Hosted by Tomintoul brand ambassador Claire Tesh, this online blind tasting brought together three generously provided mystery drams. I normally don’t go out of my way to buy Tomintoul (unlike its sister distillery Glencadam), so this tasting was a great opportunity to sample a couple of drams I wouldn’t otherwise have tried.
First up, unsurprisingly, was sample A. The most delicate and quintessentially ‘Speyside’ of the three, it was primarily fresh and fruity, with apples, vanilla, a hint of honey, as well as a bit of oak spice on the palate. The mouthfeel was a drawback, however, with a thin texture and the impression of falling apart a bit after the pleasant nose. This, to me, indicated an entry-level bottling at 40% ABV – my guess was the 16 year-old, and most other participants had similar thoughts.
You can imagine my surprise when we were told first that it was bottled at 43% (it certainly felt thin), and then that it was the venerable 25 year-old. Light and pleasant with no fireworks would have been fine for an entry-level malt but not for something that costs hundreds of pounds. Tomintoul is a subtle and ‘quiet’ malt, but a whisky of this age needs more texture to deliver its flavours, and this is where the low ABV and chill-filtration hurt it.
Sample C was not that difficult to guess – I had an inkling it was the 14 year-old when I saw the light colour, and the impression was quickly confirmed by the grassy, floral and citrussy nose and the much more full-bodied palate. This has always been my go-to malt from the Tomintoul core range due to the natural presentation (it’s at 46% and un-chill filtered) and it was easily my pick of the bunch in this blind tasting. It’s important to note it takes water well, unlike the 25 year-old.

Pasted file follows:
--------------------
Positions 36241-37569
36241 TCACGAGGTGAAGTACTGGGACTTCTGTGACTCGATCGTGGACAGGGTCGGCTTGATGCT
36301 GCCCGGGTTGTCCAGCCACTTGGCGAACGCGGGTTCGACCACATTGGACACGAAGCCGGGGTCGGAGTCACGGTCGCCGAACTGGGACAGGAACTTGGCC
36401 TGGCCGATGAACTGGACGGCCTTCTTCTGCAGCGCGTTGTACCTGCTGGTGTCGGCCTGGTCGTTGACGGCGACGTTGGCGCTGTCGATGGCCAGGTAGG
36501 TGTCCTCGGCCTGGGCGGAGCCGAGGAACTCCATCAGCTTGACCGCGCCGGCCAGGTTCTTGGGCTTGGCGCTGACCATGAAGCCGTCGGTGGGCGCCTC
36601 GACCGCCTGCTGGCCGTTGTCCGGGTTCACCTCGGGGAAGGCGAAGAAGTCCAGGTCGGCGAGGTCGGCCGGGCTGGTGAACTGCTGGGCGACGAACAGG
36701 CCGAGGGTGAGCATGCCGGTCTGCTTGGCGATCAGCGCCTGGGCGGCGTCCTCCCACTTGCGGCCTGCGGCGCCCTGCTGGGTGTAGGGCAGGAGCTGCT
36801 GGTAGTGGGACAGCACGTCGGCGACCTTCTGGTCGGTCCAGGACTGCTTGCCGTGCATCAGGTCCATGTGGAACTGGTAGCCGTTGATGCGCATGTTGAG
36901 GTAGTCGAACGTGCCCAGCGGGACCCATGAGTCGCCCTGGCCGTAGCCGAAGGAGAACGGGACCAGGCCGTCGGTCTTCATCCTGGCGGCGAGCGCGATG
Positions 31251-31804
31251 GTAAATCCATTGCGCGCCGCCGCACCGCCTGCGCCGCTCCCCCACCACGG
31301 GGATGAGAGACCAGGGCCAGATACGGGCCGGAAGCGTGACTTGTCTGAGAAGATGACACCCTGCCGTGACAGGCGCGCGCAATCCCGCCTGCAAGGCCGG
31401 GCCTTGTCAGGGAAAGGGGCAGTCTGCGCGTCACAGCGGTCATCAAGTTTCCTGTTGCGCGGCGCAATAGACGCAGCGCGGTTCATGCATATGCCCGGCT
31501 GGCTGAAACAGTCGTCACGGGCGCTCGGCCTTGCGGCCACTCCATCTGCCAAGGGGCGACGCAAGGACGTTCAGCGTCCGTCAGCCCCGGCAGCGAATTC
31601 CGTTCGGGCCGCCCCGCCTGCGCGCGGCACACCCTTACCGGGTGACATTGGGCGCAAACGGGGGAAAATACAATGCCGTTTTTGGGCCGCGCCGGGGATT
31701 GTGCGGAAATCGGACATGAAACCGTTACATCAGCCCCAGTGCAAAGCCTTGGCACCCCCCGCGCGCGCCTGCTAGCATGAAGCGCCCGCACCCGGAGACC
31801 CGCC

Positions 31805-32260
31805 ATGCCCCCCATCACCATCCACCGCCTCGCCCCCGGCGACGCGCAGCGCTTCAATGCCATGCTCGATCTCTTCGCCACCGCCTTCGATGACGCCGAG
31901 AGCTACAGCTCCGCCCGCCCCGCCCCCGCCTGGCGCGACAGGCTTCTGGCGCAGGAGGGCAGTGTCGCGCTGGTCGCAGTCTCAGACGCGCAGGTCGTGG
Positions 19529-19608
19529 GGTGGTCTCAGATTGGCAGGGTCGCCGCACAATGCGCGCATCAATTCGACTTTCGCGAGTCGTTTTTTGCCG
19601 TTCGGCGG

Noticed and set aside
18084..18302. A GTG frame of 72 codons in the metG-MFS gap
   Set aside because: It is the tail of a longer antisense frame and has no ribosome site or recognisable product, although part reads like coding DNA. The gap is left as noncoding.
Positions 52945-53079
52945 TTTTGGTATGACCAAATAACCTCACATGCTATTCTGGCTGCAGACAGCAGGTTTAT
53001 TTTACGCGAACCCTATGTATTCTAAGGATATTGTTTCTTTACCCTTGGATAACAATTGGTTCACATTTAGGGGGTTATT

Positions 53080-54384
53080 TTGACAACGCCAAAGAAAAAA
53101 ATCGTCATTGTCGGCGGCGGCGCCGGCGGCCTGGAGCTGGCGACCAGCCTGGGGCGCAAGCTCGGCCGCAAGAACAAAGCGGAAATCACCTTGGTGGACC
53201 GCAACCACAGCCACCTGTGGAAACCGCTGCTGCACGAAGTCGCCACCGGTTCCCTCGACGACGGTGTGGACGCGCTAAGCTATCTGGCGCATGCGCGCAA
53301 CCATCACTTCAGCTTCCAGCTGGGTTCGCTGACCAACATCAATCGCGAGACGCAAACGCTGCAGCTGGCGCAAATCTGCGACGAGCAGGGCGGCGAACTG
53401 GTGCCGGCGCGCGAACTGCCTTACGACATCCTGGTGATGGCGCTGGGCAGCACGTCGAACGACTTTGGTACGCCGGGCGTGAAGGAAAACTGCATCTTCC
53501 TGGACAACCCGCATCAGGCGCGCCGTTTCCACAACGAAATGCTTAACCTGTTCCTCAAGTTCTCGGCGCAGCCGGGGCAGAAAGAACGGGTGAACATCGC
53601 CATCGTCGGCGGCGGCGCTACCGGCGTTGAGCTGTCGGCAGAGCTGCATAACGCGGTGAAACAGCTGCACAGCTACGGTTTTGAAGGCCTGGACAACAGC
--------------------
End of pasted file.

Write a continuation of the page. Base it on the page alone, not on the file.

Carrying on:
Sample B closed the tasting and was the most popular overall. It was also reasonably easy to pin down, showing tell-tale signs of sherry maturation – stewed fruit, sultanas and a milk chocolate note. It felt youthful and had a good body, and was revealed to be the latest bottling of the Tomintoul Seiridh, a (relatively) limited edition of Oloroso sherry and Bourbon matured whisky married together in sherry casks. I was surprised by the low strength of 40% because it felt richer than the 25, but then again older whiskies are often more fragile and delicate at lower ABVs than their younger counterparts. I mentioned it was the most popular overall – sherried whisky often is a winner in group tastings – but personally I found a persistent melted butter note in both nose and palate that threw the balance a bit.
My overall winner then was definitely the 14 year-old. For a different impression from the blind tasting (and much better photos), head over to Brian’s Malt Musings. I’ve saved a bit from each sample so I can try them again with different sparring partners and write proper reviews individually. Until then, my thanks to Claire, Tomintoul and Angus Dundee for organising this fun event.